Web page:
It is a long-standing fundamental reality of New Jersey divorce law that agreements, mad with lawyers, respectively, voluntarily and consensually entered into.  Attorneys who focus only on divorce law understand all of the essential language required in a Property (or Matrimonial Settlement Agreement) to make it “iron clad.” Full financial disclosure is another reason you want an lawyer here in New Jersey who only handles divorce and family law.  While not impossible, it Is quite difficult to change a divorce settlement agreement.

In the very recent case of Ackerman v. Freitag, an ex-wife’s motion for increased child support, alimony, and expenses was denied because she failed to establish a basis for more child support, expenses were already agreed upon in the settlement agreement, and the unemployment was due to her failure to follow the instructions of her governing board and deemed to be voluntary.

Cheryl Ackerman and Warren Freitag, were both physicians and divorced in 1999. They entered into a separation and property settlement agreement that contained a waiver of “any and all rights for alimony which either may have against the other, now and in the future.” However, in 2012, Cheryl’s license to practice medicine was suspended by the New Jersey Board of Medical Examiners. This suspension precluded her from practicing as a dermatologist and internist.

Despite the agreement, Cheryl’s suspension drove her to file a series of motions that sought relief upon this event and its impact on her financial situation. On April 25, 2014, Judge Donald A. Kessler, denied the motion, and observed that Cheryl had been before the court on virtually the same issue on  March, 2013, April 2013, August 2103, September 2013, November 2013, December 2013, and January 2014.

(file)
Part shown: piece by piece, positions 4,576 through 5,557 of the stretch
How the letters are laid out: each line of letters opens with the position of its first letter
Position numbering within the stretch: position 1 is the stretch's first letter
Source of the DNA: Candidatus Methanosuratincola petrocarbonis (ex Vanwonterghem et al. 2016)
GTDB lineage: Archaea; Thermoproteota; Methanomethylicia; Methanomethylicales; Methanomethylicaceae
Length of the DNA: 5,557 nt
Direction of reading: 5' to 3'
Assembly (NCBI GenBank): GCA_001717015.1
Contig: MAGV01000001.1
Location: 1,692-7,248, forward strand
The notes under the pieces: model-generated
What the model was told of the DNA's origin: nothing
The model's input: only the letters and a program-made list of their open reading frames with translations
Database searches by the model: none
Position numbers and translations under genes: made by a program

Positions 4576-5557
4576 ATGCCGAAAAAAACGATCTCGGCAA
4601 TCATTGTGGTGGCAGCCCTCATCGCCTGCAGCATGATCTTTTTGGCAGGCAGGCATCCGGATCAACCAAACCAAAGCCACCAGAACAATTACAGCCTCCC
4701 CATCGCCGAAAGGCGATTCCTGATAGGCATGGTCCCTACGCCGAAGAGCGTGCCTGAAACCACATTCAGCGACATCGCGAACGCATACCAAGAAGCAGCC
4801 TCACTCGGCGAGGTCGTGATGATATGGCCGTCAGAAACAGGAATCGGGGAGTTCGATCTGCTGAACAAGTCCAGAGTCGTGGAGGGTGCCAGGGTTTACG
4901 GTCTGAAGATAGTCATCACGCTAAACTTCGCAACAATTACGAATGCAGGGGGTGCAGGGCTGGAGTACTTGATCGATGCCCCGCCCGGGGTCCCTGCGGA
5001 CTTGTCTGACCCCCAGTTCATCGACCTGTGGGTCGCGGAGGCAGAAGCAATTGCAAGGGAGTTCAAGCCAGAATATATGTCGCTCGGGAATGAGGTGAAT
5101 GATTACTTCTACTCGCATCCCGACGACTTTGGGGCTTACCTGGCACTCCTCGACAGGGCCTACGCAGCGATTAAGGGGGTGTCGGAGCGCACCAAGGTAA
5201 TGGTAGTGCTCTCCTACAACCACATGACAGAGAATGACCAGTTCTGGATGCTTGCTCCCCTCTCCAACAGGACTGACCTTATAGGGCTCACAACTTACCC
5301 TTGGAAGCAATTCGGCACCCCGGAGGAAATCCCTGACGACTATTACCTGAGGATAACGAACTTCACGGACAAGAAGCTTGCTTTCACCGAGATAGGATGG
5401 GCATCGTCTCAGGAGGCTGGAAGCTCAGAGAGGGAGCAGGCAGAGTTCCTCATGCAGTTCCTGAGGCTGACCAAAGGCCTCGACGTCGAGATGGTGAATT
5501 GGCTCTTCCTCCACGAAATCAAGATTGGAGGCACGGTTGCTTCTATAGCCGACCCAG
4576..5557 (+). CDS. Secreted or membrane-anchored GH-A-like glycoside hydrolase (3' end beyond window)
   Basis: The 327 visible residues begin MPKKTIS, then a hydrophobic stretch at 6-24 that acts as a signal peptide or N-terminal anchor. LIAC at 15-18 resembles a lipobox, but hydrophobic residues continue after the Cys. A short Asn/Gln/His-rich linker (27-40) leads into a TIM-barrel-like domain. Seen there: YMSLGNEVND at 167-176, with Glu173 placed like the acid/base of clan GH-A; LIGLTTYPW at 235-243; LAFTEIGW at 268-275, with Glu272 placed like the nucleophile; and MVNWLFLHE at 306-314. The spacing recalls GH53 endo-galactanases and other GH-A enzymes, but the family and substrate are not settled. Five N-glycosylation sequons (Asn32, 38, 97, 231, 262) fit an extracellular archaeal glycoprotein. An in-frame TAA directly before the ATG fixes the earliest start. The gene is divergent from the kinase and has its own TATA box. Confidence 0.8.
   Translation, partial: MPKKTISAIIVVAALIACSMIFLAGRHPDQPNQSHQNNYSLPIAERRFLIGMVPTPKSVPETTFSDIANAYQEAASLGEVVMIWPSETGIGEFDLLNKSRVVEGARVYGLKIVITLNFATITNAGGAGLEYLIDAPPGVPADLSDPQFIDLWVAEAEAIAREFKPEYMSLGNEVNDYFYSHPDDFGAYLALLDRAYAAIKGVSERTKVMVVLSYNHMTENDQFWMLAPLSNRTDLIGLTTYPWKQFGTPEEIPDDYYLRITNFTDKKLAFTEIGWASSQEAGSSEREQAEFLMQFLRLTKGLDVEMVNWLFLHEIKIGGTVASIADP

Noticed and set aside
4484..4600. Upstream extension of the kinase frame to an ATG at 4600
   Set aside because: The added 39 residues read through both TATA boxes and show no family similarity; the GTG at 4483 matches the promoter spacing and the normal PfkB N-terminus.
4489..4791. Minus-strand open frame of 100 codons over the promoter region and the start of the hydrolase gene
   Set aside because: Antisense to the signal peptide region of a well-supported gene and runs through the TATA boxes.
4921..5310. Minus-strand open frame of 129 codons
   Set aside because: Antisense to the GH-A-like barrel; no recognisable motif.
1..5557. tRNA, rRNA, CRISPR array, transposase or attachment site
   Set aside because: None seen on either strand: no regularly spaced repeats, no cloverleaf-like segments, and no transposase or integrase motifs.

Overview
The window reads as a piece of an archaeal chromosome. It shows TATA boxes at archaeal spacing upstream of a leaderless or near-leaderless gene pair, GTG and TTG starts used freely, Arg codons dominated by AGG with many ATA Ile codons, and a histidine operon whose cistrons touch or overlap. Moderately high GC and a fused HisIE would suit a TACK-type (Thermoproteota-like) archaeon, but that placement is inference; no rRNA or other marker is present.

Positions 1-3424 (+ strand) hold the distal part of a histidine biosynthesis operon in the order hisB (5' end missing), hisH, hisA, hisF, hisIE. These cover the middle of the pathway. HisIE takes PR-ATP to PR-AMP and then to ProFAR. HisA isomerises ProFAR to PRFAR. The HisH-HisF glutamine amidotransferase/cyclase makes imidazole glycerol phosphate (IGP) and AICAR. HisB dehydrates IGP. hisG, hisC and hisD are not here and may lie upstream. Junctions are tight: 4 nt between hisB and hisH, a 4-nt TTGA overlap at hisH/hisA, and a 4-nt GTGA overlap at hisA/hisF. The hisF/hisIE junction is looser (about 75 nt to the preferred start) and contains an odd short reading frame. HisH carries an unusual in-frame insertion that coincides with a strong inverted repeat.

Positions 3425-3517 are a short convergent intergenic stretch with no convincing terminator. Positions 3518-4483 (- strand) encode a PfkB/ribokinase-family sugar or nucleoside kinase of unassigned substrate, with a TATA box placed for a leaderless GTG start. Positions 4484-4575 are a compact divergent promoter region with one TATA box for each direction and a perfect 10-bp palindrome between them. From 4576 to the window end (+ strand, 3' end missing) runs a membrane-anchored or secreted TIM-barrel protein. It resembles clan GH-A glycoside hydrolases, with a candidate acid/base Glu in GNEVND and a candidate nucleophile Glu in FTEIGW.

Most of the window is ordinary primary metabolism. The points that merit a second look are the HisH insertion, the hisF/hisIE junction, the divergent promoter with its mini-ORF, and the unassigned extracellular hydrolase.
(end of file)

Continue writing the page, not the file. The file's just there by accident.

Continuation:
In April 2013, Cheryl’s motion of for the commencement of alimony and an increase in child support was denied by the trial judge. Cheryl had been required by the judge to produce evidence as to why her license had been suspended by the New Jersey Board of Medical Examiners, a sworn doctor’s report addressing her ability to work, a case information statement that was properly complete and current, and an explanation, in writing, that addressed whether her medical condition cause her license to be suspended. Cheryl failed in the afore-mentioned requirements, and was not able to comply with the judge’s instructions.

In regards to the Board of Medical Examiner’s suspension of her license, the court observed that Cheryl was forced to  enter into a private letter agreement with the board, after the Board raised concerns about her mental health and professional practice. Cheryl was requested to provide reports to the professional assistance program offered to physicians and refused to undergo an independent psychiatric evaluation. Cheryl failed to comply with the Boards requirements, and the Board indicated that the same was the reason as to why she was still unemployed. Judge Kessler concurred, and held that because Cheryl failed to comply with the Board’s requirements, her unemployment was purely voluntary.

Again in August 2013, Judge Kessler denied another of Cheryl’s motions for increased child support and the commencement of alimony. In his opinion, Judge Kessler noted that the doctor’s report he received in support of the motion stated that Cheryl was fully capable of returning to work. As a result of the doctor’s report, Judge Kessler concluded that there was no valid change of circumstance that justified relief, unless there was a reason why Cheryl could not be reinstated.  Cheryl was instructed to file an application for reinstatement with the Board immediately.